The Vienna Art Orchestra was a European jazz group based in Vienna, Austria. Organized at different times as either a big band or as a smaller combo, it was regarded as one of the leading European jazz ensembles and was an official cultural ambassador of the Republic of Austria.
Founded in 1977 by director and composer Mathias Rüegg, the band started out by performing Rüegg's distinctive postmodern compositions on stages throughout Europe. Among the founding musicians were mallet percussionist Woody Schabata, saxophonists Wolfgang Puschnig and Harry Sokal, singer Lauren Newton, and tuba player Jon Sass. In 1980, the ensemble signed a recording contract with the Swiss hatART label, and in 1984 it toured the United States for the first time.
The group essentially disbanded for a brief period at the end of the 1980s. In 1992, the VAO opened a new phase with a smaller complement of musicians. The band played fewer of Rüegg's compositions and concentrated on arrangements of works by Duke Ellington, Charles Mingus, and other noted American jazz composers, as well as music inspired by the classical music of Verdi, Wagner, Schubert, and Erik Satie.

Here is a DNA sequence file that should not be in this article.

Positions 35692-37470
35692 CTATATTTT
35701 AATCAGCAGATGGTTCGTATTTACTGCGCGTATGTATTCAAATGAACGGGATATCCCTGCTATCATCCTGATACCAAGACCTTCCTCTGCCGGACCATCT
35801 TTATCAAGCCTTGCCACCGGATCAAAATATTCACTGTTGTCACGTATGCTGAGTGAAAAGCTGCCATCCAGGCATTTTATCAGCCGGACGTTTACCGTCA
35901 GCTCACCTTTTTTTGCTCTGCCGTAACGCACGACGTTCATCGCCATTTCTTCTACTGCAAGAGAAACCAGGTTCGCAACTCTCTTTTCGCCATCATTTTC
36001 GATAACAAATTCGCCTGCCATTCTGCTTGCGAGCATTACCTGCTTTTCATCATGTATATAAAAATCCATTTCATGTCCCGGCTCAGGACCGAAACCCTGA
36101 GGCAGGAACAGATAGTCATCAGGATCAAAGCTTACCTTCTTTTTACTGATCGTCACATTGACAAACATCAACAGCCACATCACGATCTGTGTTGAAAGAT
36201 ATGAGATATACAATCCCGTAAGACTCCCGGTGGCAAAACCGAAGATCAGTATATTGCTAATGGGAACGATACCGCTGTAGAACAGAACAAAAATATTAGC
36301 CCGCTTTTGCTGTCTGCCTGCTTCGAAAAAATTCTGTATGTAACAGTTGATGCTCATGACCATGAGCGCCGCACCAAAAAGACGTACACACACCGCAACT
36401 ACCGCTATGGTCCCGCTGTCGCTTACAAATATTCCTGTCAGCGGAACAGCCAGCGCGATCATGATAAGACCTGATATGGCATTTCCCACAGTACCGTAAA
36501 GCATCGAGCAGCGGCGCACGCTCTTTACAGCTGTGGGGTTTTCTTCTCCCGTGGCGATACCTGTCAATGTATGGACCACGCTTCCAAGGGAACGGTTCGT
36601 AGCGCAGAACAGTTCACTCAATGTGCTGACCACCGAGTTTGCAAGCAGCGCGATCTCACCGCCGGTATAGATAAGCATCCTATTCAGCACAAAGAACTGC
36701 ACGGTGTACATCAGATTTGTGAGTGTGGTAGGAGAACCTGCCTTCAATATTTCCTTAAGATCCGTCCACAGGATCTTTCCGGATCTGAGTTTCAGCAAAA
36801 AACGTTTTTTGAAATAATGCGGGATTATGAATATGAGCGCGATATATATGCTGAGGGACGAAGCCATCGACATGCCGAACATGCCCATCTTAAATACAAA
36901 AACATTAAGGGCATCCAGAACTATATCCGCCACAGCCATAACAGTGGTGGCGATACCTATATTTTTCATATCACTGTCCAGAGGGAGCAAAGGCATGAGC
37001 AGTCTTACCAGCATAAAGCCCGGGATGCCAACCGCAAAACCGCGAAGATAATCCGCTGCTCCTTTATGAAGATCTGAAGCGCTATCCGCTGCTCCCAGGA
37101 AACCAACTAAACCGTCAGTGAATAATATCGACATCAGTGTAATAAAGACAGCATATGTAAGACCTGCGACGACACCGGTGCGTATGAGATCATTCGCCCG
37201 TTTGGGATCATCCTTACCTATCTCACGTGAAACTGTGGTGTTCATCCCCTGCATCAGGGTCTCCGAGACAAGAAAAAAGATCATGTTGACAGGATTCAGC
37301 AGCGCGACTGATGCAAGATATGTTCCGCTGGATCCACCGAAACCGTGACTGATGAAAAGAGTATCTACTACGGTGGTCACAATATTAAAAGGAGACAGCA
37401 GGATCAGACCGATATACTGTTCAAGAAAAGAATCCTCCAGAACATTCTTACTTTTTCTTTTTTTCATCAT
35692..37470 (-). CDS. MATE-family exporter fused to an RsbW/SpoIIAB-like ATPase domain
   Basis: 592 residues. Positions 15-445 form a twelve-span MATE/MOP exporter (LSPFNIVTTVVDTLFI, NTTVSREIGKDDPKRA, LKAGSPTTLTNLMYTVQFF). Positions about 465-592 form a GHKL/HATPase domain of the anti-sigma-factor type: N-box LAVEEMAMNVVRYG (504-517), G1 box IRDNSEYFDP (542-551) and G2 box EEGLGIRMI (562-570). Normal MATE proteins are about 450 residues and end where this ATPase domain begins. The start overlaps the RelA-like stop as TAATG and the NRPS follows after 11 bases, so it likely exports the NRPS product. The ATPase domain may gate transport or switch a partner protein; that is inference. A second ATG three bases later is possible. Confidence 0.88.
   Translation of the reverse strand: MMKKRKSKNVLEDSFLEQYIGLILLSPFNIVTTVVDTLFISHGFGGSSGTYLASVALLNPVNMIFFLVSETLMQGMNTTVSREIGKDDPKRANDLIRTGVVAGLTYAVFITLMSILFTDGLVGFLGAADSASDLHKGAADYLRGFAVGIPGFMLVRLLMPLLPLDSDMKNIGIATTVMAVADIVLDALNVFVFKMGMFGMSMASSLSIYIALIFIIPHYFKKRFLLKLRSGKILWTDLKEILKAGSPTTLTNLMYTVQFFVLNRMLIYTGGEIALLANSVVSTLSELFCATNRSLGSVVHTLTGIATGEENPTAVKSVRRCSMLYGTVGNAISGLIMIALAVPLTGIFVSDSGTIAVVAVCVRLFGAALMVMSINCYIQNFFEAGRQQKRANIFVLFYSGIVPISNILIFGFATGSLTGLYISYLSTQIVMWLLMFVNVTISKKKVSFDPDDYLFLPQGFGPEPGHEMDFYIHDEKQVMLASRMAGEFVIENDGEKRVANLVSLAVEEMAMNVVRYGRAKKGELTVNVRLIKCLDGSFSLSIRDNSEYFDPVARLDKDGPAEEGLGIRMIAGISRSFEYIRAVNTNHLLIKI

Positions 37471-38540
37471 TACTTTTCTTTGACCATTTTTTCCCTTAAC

In 1997, the ensemble's personnel changed once again, increasing in size and adding younger musicians. New compositions by Rüegg became a regular feature of VAO concerts, which often included visual and dramatic elements.
The Vienna Art Orchestra has performed more than 800 concerts and released more than 35 recordings. The film An Echo from Europe: Vienna Art Orchestra on Tour by Othmar Schmiderer was released in 1998.
The ensemble was nominated for an Amadeus Austrian Music Award in 2001 for the album All That Strauss, and again in 2003 for Art and Fun.
On July 10, 2010, Mathias Rüegg announced that the Vienna Art Orchestra had been disbanded for financial reasons.